The Limbik Deep Dive Series: The ‘Forced Abortion’ Narrative

In the lead-up to the Dobbs ruling, the landmark decision of the Supreme Court that ruled the U.S. Constitution does not confer the right to abortion, political and legal debate was accompanied by various mis-,dis-, and malinformation (MDM) narratives related to abortion. Meanwhile, social media platforms have been complicit in the spread of abortion-related MDM, and search platforms have been biased in the search results and advertisements they push when users search for the term “abortion”. With search and social media platforms propagating blatantly false narratives, there is even less common ground to discuss the contentious issue of the right to abortion.


Limbik noticed an increase in thematic overlap of sex trafficking and abortion as the implications and controversy surrounding the Dobbs ruling continues to elicit strong responses and an evolution of conspiracy theories that blend fact, fiction, and speculation. With the “Forced Abortion” narrative, some users have conflated the discourse around abortion with the threat of human trafficking, positing that there is now an increase in traffickers forcing (unsafe) abortion on victims. This narrative plays on the familiar predicament in trafficking MDM that amplifies and warps real trafficking threats to create hyperbolic fiction at the expense of actual trafficking victims. As discussed in a previous Limbik Deep Dive, the repercussions such misrepresentation can have on efforts combatting actual human trafficking are many.


Potential for Impact




The Potential for Impact (PFI) of the “Forced Abortion” narrative has been evaluated weekly by Limbik since July 6. As a reminder, PFI is a predictive metric and, in this case, assesses how the narrative that traffickers are abducting pregnant women to abort their babies will resonate with the U.S. adult population.

  • The average PFI, high narrative PFI, and low narrative PFI lines all refer to other human trafficking-related MDM narratives Limbik is evaluating.

  • If the PFI for a particular narrative is greater than 100, this means the narrative has an increased likelihood of resonating with the U.S. adult population and therefore poses a higher risk. If the PFI for a narrative is less than 100, the narrative has a lower likelihood of resonating with the U.S. adult population (and therefore poses a manageable risk).

  • Of note, in the four monitoring periods since Limbik started evaluating “Forced Abortion”, it garnered the highest PFI of all human trafficking narratives twice, and has consistently recorded an above-average PFI.

  • Through Limbik’s Believability metric, it was established that 30% of U.S. adults would find artifacts purporting the “Forced Abortion” narrative believable, demonstrating the highly emotive nature of the debate around abortion might serve as a gateway to the believability of abortion-related MDM narratives.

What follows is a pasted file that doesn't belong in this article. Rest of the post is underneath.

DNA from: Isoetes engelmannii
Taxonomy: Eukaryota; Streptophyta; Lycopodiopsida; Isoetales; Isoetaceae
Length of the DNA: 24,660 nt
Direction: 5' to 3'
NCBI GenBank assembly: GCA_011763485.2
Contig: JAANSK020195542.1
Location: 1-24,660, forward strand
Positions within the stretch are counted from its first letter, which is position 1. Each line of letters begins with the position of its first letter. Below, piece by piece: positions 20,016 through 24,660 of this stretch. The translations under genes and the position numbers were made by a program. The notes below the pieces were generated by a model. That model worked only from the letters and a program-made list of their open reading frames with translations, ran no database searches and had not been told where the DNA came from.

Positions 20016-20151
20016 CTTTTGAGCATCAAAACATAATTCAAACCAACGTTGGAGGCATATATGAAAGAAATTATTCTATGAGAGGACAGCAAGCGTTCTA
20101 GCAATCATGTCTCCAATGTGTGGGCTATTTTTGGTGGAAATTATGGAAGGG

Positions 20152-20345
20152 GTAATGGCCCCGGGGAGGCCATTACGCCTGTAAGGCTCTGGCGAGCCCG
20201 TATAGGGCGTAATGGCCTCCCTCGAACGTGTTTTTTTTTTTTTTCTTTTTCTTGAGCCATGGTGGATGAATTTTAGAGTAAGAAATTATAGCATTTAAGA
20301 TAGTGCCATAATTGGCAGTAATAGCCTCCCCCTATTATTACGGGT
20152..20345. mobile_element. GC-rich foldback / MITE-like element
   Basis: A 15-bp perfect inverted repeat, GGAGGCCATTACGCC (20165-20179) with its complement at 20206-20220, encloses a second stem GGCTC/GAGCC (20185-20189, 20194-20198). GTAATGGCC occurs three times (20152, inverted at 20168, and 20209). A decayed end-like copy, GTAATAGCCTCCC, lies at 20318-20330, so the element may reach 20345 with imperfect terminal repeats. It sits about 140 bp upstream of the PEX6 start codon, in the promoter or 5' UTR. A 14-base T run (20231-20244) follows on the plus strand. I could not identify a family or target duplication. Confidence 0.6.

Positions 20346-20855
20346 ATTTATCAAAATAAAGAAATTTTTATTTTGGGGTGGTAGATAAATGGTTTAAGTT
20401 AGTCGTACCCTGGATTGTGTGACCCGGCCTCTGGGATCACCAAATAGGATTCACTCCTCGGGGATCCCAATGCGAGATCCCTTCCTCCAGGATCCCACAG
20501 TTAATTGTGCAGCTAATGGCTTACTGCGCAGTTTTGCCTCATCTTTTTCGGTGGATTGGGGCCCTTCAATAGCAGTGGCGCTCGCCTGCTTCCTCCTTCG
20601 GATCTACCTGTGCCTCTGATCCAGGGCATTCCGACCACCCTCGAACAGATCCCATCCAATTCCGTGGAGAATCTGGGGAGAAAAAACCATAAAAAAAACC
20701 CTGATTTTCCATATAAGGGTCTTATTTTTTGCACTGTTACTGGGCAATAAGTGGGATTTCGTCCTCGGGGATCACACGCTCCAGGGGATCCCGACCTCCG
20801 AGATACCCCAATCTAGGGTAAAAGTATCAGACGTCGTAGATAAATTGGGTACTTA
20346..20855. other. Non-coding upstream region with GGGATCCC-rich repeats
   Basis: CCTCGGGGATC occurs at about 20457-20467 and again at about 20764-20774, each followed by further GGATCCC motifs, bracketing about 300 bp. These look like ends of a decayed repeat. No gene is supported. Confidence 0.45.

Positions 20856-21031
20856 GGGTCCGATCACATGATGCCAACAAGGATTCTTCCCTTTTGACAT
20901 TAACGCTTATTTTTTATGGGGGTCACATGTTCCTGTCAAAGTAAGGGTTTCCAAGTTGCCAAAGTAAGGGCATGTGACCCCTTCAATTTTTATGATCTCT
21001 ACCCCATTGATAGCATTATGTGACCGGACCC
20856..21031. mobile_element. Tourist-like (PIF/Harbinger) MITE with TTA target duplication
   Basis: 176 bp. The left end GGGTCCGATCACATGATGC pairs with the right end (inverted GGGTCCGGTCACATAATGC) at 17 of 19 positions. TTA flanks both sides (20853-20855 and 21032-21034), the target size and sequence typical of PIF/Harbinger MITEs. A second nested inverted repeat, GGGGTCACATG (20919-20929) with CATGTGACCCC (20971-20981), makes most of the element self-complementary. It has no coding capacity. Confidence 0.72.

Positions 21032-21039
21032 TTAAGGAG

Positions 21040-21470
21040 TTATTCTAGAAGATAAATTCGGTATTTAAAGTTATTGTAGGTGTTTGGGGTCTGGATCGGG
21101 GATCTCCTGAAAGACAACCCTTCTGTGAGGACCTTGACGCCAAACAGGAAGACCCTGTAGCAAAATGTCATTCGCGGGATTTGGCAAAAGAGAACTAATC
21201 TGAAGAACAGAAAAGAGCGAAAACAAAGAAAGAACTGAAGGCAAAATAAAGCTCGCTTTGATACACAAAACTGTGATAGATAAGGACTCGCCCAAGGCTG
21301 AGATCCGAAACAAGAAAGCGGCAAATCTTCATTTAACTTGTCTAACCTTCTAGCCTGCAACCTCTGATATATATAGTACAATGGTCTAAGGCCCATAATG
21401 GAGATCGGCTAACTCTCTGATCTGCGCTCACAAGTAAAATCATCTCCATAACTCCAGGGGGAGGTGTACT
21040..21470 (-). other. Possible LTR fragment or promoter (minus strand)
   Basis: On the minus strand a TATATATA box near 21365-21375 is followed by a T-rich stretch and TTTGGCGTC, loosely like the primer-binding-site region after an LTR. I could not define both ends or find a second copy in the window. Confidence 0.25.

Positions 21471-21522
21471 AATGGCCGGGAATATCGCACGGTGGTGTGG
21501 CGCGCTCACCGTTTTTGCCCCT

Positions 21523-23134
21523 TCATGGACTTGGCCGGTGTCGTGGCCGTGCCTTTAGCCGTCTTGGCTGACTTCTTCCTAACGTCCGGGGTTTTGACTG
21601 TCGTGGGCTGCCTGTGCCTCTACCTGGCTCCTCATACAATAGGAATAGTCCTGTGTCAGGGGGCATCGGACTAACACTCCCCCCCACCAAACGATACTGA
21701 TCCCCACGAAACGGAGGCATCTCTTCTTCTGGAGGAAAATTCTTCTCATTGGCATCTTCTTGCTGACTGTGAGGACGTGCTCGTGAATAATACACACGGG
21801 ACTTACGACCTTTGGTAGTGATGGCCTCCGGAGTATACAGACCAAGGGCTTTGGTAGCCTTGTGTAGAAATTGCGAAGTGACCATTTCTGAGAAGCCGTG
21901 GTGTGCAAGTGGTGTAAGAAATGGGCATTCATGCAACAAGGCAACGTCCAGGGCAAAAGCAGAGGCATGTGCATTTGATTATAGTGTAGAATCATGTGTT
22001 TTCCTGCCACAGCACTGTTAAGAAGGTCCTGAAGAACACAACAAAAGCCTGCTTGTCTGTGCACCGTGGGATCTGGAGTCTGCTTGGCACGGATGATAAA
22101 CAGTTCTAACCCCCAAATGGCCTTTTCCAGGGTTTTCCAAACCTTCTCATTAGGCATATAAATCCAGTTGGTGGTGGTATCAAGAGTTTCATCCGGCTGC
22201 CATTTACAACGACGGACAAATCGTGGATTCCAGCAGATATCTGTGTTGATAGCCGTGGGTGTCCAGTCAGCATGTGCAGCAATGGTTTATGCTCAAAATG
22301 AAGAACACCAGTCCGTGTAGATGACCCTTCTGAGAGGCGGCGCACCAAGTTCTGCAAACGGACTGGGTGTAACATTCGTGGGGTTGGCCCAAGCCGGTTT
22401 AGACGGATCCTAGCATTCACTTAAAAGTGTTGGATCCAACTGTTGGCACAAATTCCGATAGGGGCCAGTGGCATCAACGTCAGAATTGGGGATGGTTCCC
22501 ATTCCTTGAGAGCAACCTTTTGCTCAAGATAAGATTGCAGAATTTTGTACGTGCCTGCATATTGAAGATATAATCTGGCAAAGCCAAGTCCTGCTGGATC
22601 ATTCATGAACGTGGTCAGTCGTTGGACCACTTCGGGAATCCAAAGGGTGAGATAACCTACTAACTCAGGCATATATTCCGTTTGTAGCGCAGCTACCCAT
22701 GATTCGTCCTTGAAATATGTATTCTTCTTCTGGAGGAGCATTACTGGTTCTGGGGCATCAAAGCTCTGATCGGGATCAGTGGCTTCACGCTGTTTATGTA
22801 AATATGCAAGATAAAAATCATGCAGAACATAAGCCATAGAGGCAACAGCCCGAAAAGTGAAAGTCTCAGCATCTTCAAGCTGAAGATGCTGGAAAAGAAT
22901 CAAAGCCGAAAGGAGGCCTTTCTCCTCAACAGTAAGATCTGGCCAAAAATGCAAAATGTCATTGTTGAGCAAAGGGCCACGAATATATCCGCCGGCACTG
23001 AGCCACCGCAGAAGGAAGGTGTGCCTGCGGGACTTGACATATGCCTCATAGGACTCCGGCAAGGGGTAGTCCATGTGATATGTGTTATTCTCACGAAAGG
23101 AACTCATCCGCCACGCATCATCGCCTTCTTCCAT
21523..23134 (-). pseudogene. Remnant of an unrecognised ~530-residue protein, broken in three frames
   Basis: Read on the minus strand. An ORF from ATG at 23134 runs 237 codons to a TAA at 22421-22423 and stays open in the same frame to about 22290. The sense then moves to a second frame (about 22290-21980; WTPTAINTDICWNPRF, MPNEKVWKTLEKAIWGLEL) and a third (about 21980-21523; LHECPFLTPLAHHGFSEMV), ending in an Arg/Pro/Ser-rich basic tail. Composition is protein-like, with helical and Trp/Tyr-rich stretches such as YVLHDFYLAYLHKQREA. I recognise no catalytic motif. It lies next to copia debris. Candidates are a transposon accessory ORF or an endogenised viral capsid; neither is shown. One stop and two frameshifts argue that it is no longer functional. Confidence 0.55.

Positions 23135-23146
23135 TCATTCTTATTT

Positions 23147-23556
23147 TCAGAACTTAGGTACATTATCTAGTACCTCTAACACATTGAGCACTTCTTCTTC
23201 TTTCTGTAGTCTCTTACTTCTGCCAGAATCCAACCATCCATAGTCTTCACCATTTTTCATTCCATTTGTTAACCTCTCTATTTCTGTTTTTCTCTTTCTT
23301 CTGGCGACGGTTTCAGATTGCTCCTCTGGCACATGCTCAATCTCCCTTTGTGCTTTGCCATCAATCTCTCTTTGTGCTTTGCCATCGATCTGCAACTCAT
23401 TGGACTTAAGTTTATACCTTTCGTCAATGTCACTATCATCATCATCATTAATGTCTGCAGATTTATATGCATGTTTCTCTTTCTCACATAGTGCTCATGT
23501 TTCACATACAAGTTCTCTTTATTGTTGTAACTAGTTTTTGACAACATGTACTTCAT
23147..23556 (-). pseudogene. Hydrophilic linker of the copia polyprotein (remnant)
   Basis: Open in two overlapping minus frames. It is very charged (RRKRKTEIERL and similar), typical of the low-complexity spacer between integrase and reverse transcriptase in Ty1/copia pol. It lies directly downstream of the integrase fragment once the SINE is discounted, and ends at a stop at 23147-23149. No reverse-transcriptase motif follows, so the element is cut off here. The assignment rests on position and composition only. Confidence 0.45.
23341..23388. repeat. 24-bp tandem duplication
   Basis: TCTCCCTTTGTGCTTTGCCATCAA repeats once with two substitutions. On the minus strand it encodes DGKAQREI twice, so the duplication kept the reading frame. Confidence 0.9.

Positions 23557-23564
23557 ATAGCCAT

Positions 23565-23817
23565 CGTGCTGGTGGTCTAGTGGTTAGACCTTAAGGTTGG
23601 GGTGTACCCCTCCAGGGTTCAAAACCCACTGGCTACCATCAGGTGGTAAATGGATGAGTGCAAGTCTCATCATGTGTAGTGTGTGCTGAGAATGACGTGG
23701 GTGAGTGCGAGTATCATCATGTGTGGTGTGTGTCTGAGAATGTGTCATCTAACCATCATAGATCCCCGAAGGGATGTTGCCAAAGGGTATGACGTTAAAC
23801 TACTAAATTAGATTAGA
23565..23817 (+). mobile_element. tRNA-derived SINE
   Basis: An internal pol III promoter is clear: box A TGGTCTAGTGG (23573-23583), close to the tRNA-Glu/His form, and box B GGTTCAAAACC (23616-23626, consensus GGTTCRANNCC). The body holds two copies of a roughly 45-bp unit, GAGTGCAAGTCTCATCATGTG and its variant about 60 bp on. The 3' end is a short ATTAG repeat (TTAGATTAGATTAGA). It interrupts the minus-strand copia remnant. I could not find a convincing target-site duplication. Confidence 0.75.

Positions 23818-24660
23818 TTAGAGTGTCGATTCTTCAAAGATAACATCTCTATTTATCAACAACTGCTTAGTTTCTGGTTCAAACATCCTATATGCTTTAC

Source(s): Tumblr, Twitter


Foreign Influence




Although “Forced Abortion” is a U.S.-centered narrative, week-over-week its Foreign Influence, i.e., the percentage of related artifacts that can be attributed to known or likely foreign actors, has oscillated. For example, the 22% of artifacts originating outside the United States in the last week of July, originated predominantly from the United Kingdom and Nigeria - the latter is of import as it could potentially mean it is being used as a proxy for Russia to propagate this narrative inorganically. It is of note that the significant increase in PFI for the “Forced Abortion” narrative on August 4th was preceded in the previous monitoring period by a significant uptick in FI. This could potentially indicate that a successful foreign influence operation took place regarding a highly divisive topic within the U.S. and was subsequently amplified domestically.


While states curtail access or uphold the right to abortion, abortion-related MDM artifacts will see continued interaction and get muddled with other conspiracy theories, including QAnon conspiracies. The “Forced Abortion” narrative shows that pushing back against the barrage of disinformation propagated by anti-abortion activists sometimes leads to misrepresentations of the phenomenon of abortion itself by those seeking to uphold it. It remains up to social media platforms and search engines to foster an information landscape that reflects the facts and science of abortion and women’s health.






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